Makes sense I mean Mike T. is the only person to ever own a Saturn.
NEW YORK — AOL LLC said Tuesday it has hired Shashi Seth from software maker Cooliris Inc. for the position of senior vice president of global advertising.
AOL could certainly use a new advertising strategy. Does anyone actually USE AOL’s services anymore…besides AIM? Ten years ago sure but now my browser is Firefox, my service comes from Verizon, and I search with Google.
Great idea buying AOL, Time Warner. What’s that? Ten years later AOL is a worthless asset?
The Walt Disney empire is to buy the superheroes stable Marvel Entertainment for $4bn (£2.5bn) in a star-studded Hollywood deal that unites family names such as Mickey Mouse with lucrative characters including Spider-Man, the Incredible Hulk and the X-Men.
Disney hopes to put Marvel’s 5,000 characters to work on its television channels and in video games, theme parks and movies. The agreed takeover is for a mixture of cash and stock, with Disney shares accounting for roughly 40% of the buyout price.
The tie-up unites two companies with similar business models – they both take characters which capture the popular imagination and promote them vigorously around the world on every possible media platform and through third-party licensing deals.
This vastly continues the rampant pandemic known as infantilization.
I watched the new ABC show Shark Tank tonight. Here’s how it works: there are four greedy sons (and one daughter) of a bitch who are out there to steal away the ideas of prospective businessmen and women. The prospective businessmen and women (contestants) try their best to sell their product and investment offer to the five sharks. The sharks are typically hard to please, unless the products have made a decent profit and great sales. They also demand more than half of the ownership of the contestant’s company or product. The contestants are usually left with two options that look something like this: 1) sell a majority of the equity to the sharks or 2) walk away with no investment. It comes down to this: doing it yourself or having billionaire big business people run the operations for you. For instance, one contestant selling a life saving seat belt attachment rejected the sharks’ offer (which would have given them complete control his patent, his idea) because he would have “sold out” in essentially the same manner that independent rock musicians do when they sign to a major label. That’s really a core aspect of the show: does the contestant want to be completely immersed in something that he created…something that he knows what direction it should go in…OR does the contestant want somebody with more “business knowledge” to take control in the name of greed and “branding”? The first contestant was selling a line of clothing called Crooked Jaw Fashions. The sharks were only interested in the brand awareness/target audience of the clothing line. I’m probably going to keep watching this show even though I despise the sharks. And you might say well aren’t the contestants dumb for coming on to the show? Not really. They are asking for extra funding, like any investor might. When the contestant sacrifices control of the business, the operation, in my opinion, becomes unethical. Another contestant on tonight’s show made a Shakespeare rock disc collection to help students better understand the great English writer. Awesome idea! But he sold it away to the sharks. He’s only going to get 5% in royalties. Seems kind of ridiculous.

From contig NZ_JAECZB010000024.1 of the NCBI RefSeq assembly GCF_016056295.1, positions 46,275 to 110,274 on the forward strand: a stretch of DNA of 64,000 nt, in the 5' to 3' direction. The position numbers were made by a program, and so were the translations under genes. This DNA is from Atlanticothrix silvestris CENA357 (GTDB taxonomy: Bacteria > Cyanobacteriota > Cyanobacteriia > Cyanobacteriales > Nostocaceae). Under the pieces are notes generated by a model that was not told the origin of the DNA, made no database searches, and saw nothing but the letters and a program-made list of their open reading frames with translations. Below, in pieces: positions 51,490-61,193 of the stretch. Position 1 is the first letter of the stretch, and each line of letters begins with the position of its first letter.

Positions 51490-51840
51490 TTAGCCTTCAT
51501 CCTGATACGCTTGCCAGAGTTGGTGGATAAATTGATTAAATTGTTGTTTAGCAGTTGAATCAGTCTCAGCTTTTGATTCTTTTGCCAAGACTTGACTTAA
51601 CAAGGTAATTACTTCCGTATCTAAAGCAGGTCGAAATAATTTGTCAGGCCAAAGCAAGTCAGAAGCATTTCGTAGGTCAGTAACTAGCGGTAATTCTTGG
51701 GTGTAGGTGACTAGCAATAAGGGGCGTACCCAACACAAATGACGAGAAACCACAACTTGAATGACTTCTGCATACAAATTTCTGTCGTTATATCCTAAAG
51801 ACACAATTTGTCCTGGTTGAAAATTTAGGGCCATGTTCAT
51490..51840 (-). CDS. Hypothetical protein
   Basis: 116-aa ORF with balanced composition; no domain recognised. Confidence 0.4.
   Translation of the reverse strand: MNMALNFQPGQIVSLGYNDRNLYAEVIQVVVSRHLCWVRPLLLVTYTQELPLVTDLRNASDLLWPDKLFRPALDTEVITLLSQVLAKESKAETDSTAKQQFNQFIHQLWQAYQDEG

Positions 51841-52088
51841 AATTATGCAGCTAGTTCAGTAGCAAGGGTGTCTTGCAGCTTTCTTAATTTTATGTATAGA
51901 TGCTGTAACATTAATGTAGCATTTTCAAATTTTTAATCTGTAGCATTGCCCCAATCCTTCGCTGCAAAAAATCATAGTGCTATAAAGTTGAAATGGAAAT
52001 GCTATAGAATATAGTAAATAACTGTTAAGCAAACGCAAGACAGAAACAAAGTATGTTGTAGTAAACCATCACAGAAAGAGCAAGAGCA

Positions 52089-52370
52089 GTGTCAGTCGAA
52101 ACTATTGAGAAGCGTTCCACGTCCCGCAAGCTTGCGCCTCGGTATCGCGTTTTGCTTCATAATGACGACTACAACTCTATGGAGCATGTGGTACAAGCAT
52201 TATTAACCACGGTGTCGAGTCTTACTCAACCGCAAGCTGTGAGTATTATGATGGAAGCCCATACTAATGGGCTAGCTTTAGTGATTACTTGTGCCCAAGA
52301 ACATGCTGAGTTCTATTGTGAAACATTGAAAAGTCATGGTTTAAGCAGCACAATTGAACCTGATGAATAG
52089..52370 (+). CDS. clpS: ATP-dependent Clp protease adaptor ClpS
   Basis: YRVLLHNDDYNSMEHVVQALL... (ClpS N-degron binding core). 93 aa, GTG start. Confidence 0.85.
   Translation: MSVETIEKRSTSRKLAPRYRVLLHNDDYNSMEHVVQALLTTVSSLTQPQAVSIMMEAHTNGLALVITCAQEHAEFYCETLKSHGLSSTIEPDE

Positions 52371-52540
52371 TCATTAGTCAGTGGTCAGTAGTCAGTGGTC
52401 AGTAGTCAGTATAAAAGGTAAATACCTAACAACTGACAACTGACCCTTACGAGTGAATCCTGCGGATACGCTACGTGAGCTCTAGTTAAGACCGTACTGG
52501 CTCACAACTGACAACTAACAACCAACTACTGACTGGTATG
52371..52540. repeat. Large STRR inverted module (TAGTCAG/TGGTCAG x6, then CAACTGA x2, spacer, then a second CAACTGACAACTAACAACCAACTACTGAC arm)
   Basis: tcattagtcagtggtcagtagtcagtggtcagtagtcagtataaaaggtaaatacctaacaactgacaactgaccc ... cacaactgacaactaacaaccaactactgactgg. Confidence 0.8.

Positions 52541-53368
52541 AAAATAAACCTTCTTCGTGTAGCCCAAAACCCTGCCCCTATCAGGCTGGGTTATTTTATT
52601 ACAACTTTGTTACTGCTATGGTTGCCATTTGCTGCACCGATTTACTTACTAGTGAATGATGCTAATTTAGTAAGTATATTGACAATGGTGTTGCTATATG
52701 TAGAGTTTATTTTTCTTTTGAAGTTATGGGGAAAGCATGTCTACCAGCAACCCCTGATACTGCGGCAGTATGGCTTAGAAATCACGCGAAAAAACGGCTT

I’ve often thought to myself: why am I majoring in business if the corporation is something I so much despise? Business is not just the corporation. Business is everywhere. It exists in many forms and is hardly avoidable. There are good businesses and bad businesses, necessary businesses and unnecessary businesses. Wherever there is a (potential) market for something, there is a business. There’s very little that can stop business. There are government regulations placed on businesses and there are third party watchdogs monitoring business activity, but when it comes down to it…business is often inevasible and free of regulation, for at least some period of time. Maybe you’ve thought about business’ impact on you. Business has made you healthy, fat, smart, entertained, and a bunch of other adjectives too abounding to enumerate individually. Business is not God, even though the corporation, through branding and excessive marketing, tries to make itself appear omnipresent and omnipotent. The corporation is an enemy to business because of this. Business is not its own legal entity. A business is a human run operation that involves humans providing goods and services. We mustn’t let a particular organization take on certain human characteristics. This is where profit kind of fucks everything up. Because profit must be delivered to shareholders in a corporation, that’s a corporation’s only “obligation.” But, in essence, the humans running these organizations owe their earnings to a lot more people, or at least they should. Earning money for X corporation alone does not really allow for humanity to function sanely. The incentive to, for example, improve the livelihood of employees is usually not present because improving the livelihood of employees is a business expense, instead of a true “profit” to society. Most things that would otherwise help society economically or otherwise are corporations’ enemies. With small and midsized businesses, they have grassroots level focus; most customers, employees, and products consume, work, and are manufactured in a small bubble of area, as opposed to jobs and products that are outsourced. This way people will be less prone to exploit other people and/or the environment around them; the powerless (the poor, the working class, the non-corporations) are more likely to become self-sufficient and treated with dignity. I’ve kind of diverted, but what I’m trying to say is that I’m fully in favor of business. I love business and the potential value it serves to humanity. We (future business leaders) have to find feasible means of intimately bringing good to the entire world by scaling back so called “global” operations. It can be done. Just give us some time.